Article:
Kushneriuk krushes cancer and keeps dream alive

RMU Athletics

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Since being diagnosed with Stage 4 testicular cancer on June 19, 2012, former Robert Morris University NCAA men’s hockey captain Chris Kushneriuk has been through a whirlwind of emotions.

After being cleared to play hockey on July 20, 2013, Kushneriuk knew he wanted to be back at RMU with his former team.

“This is where I wanted to be, and this was where I was hoping I would end up,” said Kushneriuk. “I’m able to come here, get a great education and be around a great group of people and be involved in the community, and help with the hockey team.  That’s the stuff that I’ve dreamed of, and I’m living my dream right now.”

Head coach Derek Schooley supported Kushneriuk’s decision to return to RMU.

“He came back for the alumni weekend and was here for a week and we started discussing it around there,” said Schooley. “He’s got such a positive attitude and we thought it would be great for our hockey team to have him around and learn from his experiences and for them to know not to take anything for granite and treat every day like it’s your last.”

Kushneriuk has also noted that he is starting to feel better each and every day.

“I can almost completely forget about what I’ve been though, but my energy is really good,” explained Kushneriuk.  “I feel like I’m getting a lot stronger.  I guess I’m just making strides every day.”

Having Kushneriuk back at practice has been very beneficial to everyone, especially senior captain Colin South.

“It’s incredible to see him healthy.  It’s a pleasant surprise because he had such a huge task ahead of him, it was such an uphill battle,” said South.  “So the fact that he is back healthy is incredible.”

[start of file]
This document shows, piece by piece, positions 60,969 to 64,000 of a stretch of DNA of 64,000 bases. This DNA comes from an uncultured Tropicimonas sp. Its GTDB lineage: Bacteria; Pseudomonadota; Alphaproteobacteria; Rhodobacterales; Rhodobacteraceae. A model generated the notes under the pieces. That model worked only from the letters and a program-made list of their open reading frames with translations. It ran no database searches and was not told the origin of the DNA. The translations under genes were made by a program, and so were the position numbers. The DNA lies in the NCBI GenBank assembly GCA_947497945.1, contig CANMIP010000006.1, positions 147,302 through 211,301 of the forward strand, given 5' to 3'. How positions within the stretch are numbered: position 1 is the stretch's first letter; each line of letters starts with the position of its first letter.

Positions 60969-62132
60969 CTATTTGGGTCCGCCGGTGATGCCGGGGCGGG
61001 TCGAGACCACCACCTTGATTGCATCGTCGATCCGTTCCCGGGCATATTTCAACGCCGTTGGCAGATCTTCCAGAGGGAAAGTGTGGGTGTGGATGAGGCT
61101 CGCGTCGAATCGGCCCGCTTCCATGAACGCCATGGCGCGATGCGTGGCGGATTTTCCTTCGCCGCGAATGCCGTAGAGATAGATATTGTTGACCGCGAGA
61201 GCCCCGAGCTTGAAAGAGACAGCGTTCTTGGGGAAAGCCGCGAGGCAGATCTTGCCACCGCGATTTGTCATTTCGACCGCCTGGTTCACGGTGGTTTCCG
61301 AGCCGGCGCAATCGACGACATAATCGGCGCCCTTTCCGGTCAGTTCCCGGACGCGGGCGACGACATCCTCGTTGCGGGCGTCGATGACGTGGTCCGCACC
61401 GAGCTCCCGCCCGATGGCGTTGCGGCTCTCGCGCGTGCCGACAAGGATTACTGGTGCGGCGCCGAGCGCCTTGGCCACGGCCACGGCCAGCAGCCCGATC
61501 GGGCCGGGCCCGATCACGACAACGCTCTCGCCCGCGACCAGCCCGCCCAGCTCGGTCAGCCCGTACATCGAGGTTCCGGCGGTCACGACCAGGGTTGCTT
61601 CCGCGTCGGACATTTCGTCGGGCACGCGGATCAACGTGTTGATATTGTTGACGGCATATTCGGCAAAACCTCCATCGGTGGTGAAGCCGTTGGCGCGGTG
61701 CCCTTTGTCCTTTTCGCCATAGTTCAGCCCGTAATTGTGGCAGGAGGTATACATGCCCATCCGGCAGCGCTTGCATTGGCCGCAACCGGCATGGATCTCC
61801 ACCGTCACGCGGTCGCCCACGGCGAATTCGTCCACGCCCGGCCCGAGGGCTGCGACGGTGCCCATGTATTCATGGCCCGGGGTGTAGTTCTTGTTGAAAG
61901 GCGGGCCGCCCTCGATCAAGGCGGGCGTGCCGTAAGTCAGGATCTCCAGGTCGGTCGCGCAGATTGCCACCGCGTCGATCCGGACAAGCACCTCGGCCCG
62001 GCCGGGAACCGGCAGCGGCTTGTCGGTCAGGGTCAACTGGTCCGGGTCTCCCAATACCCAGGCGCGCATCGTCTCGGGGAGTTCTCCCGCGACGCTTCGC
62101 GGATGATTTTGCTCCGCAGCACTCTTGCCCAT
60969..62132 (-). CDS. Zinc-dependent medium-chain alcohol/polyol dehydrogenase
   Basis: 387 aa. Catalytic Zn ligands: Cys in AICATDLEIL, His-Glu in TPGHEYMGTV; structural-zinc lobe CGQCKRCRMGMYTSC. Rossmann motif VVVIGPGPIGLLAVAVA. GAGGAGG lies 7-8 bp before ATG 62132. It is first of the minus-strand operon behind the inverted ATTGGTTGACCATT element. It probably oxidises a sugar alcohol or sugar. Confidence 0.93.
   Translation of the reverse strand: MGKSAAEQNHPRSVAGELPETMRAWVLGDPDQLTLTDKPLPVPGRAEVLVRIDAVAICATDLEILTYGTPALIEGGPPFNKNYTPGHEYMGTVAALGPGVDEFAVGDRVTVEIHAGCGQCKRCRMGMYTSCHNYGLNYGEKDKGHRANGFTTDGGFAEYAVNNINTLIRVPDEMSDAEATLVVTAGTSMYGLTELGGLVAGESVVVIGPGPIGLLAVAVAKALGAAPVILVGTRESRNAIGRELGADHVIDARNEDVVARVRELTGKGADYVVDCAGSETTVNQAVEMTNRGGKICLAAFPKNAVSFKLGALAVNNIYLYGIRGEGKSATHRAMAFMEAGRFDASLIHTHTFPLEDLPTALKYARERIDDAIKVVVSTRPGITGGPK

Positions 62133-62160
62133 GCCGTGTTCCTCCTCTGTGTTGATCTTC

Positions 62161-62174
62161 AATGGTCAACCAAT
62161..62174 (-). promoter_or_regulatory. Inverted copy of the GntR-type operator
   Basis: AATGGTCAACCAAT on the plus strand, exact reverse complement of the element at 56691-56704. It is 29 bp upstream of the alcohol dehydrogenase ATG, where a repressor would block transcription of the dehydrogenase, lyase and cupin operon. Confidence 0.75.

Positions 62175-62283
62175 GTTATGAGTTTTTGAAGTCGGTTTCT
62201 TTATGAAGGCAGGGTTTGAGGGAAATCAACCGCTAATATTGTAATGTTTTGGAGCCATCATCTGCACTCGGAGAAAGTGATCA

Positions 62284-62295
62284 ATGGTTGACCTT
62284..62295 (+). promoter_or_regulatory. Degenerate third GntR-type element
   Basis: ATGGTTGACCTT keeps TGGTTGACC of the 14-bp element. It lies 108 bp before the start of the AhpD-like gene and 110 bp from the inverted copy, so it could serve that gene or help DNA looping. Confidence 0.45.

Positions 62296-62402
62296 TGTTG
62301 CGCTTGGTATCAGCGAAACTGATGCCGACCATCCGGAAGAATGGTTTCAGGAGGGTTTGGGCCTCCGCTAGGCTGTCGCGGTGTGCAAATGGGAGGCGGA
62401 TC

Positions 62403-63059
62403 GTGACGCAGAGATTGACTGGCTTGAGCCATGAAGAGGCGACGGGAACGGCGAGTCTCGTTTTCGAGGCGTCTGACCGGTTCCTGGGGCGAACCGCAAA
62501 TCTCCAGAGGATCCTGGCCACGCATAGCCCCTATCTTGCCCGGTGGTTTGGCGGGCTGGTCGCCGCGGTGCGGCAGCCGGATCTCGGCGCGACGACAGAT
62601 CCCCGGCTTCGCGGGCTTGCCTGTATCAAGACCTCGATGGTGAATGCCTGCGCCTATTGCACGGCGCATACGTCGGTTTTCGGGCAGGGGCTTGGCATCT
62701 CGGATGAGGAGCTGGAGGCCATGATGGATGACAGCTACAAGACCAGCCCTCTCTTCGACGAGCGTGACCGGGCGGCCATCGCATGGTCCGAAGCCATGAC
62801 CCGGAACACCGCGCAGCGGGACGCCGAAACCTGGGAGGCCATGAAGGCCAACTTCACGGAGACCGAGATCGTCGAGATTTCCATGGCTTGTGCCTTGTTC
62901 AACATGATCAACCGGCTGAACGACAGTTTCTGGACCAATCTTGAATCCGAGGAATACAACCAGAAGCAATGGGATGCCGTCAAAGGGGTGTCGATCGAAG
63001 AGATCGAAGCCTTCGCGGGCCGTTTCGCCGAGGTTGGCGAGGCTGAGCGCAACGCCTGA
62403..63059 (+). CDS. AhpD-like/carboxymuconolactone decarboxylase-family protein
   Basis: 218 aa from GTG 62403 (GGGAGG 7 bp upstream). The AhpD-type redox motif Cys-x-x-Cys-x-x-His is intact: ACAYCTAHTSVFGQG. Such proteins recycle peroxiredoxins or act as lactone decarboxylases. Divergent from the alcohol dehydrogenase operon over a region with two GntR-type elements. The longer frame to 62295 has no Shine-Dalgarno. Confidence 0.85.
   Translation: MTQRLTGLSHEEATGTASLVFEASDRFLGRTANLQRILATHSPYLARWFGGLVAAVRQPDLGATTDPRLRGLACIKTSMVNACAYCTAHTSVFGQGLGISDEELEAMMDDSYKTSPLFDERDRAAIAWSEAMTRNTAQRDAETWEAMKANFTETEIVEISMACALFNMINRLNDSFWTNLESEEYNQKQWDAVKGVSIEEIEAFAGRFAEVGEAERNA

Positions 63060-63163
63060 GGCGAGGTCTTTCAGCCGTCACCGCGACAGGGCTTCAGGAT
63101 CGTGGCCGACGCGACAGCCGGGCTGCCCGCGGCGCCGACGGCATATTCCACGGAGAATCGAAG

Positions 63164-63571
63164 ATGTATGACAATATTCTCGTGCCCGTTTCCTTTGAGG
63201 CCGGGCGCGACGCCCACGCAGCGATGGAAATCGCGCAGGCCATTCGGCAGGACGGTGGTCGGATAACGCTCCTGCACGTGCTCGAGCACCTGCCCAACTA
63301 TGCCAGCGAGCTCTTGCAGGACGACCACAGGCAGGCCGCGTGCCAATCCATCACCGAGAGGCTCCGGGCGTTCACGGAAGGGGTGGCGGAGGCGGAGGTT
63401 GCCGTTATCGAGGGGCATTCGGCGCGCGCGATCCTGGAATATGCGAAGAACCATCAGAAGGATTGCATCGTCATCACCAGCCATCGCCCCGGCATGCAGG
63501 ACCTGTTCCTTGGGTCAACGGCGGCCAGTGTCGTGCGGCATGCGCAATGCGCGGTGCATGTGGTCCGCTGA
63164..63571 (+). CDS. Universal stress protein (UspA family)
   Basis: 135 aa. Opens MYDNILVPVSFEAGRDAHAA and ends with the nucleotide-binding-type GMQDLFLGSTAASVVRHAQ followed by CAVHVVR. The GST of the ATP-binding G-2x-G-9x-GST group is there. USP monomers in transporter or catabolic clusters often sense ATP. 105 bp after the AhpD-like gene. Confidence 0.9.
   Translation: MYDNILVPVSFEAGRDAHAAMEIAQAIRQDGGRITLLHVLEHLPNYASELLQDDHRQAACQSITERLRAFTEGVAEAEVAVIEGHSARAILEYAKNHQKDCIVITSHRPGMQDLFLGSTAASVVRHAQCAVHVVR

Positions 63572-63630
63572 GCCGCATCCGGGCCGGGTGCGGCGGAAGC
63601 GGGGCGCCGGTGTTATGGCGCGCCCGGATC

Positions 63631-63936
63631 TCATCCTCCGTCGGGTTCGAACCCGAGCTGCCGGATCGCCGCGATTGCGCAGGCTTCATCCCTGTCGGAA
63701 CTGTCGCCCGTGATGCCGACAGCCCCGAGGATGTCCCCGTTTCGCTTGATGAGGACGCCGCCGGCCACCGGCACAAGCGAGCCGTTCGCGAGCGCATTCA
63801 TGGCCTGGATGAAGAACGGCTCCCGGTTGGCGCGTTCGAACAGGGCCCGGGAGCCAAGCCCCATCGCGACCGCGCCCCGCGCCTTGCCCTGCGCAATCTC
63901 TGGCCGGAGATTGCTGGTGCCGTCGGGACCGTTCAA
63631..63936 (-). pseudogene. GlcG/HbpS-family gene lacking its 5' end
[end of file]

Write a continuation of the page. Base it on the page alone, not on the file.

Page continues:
Kushneriuk has also served as a mentor of sorts for South.

“Dating back to when I played with him when he was a senior, he was a great captain and a great leader,” added South. “He just gives me little bits of advice every so often, and he helps keeps things in perspective for me.”

For everyone other than the senior class, having Kushneriuk at practice was a new experience.  It was up to guys like Colin South to talk about just what kind of leader Kushneriuk was and can be.

“We told them what a great leader he was and what a great player he was,” said South.  “I think they’ve been able to witness it themselves with him practicing with us, so I think anything we’ve told them, they’ve been able to see themselves.”

Sophomore forward, David Friedmann is now able to experience firsthand what kind of person Chris Kushneriuk is.

“All I knew was what Zach Hervato told me told me last year on the road.  He always spoke about Kush and how strong he was and about everything he was going through and how optimistic he was,” said Friedmann.  “I was pretty much living vicariously through   When he came here, it was the first time I really met him, and it was awesome.  Just seeing him and seeing his presence about how happy he is about life was amazing.”

For Kushneriuk, he knows he’s fortunate to have the hockey community supporting him, and with their support he knows he can only get better from here.

“The thing about hockey players and the hockey world is that it’s so interconnected.  You seem to have a relationship, or a connection with all of them somewhere down the line, so it’s very easy to get along with them. They really welcomed me,” said Kushneriuk.  “They all know my story and I’m looking forward to learning more of their stories.  It’s not necessarily about me, it’s about them and everyone around me.”